Sunday, June 14, 2009

Raspberries

They say that you can't grow Raspberries in Davis for reasons of heat stress, hard water etc. I however, beg to differ. I have been harvesting a about a pint a week of golden raspberries out of my EC garden plot for the last month. The pint number is really a guesstimation because the raspberries never leave the garden; they seem to disappear straight into my mouth despite my best efforts to bag them to take home. A few did make it into a raspberry ruhbarb custard pie (my favorite!) But that's all that managed to make it home.

I planted the berries a couple of years ago along the north side of my perennial plot because I thought they would be a clever way of detering people from stealing my produce. The raspberries hanging over the fence would be a great foreground distraction for people, and the thorns would be a deterrent for people who did happen to notice the rhubarb and asparagus ready for harvest deep inside the plot.

I planted a couple of cultivars, Heritige, the red raspberry cultivar that is available bare root at just about every nursery in January, and Fall Gold, a golden raspberry, actually they're kind of peach colored when they're nice and ripe. The Fall Golds have far out performed the Heritiges , with two abundant crops of berries each year, one in late May and one in September. The plants are very happy and doing what happy raspberries do, spreading by rhizomes and sending up fat healthy canes everywhere, including in the paths and other beds. I plan to dig these up when they're dormant this winter. I'll give some of them away and use the rest to replace the Heritige plants that only bear a couple of puny berries each week.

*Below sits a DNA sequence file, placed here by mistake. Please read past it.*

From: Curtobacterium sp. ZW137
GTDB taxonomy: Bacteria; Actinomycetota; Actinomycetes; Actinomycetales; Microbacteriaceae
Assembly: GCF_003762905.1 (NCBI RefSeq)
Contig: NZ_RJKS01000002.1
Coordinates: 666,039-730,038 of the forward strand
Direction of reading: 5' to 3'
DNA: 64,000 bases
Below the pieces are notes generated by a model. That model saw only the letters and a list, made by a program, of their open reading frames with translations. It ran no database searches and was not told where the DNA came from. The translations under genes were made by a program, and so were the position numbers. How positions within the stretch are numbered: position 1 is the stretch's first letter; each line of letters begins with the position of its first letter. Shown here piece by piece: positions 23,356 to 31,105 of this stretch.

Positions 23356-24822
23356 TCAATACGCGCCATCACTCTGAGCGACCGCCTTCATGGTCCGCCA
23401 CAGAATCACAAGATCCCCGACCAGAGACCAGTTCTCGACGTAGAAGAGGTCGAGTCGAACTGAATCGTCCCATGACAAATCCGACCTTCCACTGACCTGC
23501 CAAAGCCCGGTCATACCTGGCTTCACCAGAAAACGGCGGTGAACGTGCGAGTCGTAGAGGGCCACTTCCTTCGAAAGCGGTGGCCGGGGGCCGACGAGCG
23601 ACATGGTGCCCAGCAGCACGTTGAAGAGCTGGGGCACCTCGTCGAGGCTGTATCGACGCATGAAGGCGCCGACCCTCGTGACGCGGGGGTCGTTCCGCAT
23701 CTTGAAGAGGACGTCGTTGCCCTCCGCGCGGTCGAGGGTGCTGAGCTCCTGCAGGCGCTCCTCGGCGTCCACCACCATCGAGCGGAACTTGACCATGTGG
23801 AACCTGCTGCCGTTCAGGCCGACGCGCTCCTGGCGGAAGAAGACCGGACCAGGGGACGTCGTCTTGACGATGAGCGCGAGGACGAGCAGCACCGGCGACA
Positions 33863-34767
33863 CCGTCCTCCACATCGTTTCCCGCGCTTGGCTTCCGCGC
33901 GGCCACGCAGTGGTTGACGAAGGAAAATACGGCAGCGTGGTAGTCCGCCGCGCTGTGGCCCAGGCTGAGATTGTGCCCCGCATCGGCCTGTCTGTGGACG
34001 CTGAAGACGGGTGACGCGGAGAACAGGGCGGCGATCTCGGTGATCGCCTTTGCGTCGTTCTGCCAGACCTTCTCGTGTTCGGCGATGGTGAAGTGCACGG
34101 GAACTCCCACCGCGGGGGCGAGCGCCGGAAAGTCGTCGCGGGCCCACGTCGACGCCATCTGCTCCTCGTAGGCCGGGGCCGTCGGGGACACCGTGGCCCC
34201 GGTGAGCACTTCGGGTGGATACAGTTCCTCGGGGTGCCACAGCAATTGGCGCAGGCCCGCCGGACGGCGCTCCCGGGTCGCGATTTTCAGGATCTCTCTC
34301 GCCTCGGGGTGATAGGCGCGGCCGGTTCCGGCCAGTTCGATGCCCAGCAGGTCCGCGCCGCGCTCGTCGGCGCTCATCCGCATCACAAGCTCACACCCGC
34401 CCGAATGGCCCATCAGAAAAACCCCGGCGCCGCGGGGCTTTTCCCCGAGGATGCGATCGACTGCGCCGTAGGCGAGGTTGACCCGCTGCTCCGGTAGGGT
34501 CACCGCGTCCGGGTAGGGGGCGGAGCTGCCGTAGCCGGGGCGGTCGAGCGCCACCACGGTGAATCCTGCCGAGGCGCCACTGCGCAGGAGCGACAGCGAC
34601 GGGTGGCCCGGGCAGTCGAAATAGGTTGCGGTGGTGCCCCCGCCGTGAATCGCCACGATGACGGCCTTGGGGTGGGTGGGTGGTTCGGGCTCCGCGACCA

I bought my raspberry canes in Mendocino County, fabulous raspberry growing country, knowing full well that none of the nurseries in Davis even sell them becuse they're not supposed to grow here (telling me I can't grow something only encourages me to plant it). My thought was that if I could mimic the conditions that wild raspberries growing in(cool, moist, dappled sunlight, acidic forest soils with a leaf litter layer on top) then they might just grow for me.

The bed I planted the raspberries in is shaded by a hop trellis on the west side and a few elm branches over the top, so check on dappled shade. Before I planted I worked lots of compost into the soil, and some bone meal too, which acidifies the soil and adds fertility, I also put down a double length of soaker hose which I use to give deep infrequent waterings (4 hours 3 times a week durning the hot part of the year) and mulched over the top of it with rice hulls, so check moist and litter layer. It's pretty sketchy to say that I've actually mimiced the conditions in the raspberry country of the Pacific Northwest, but obviously It worked for at least one cultivar, and hopefully it will work for more than that.

Since there's nothing I can do about the Davis heat I'm interested in trying some other cultivars that are supposedly heat tollerent. Last winter I planted a Tayberry, a hybrid between a black raspberry and a blackberry that is supposed to have very tasty black fruit. I'm also interested in trying other black rasbberry cultivars because black raspberries are native to hotter areas than the wild red ones. And then there's Baba Berries, no longer commercially available in California, these are the holy grail of raspberries to me right now. They're another blackberry raspberry cross, apparently they bear tons of very raspberry like fruit. Alas, I can't find plants! If anyone has some of these I would be happy to trade some Fall Gold canes for some starts.

1 comment:

  1. you should plant blackberries or boysenberriers... the ones at pacific star gardens grow prolifically!

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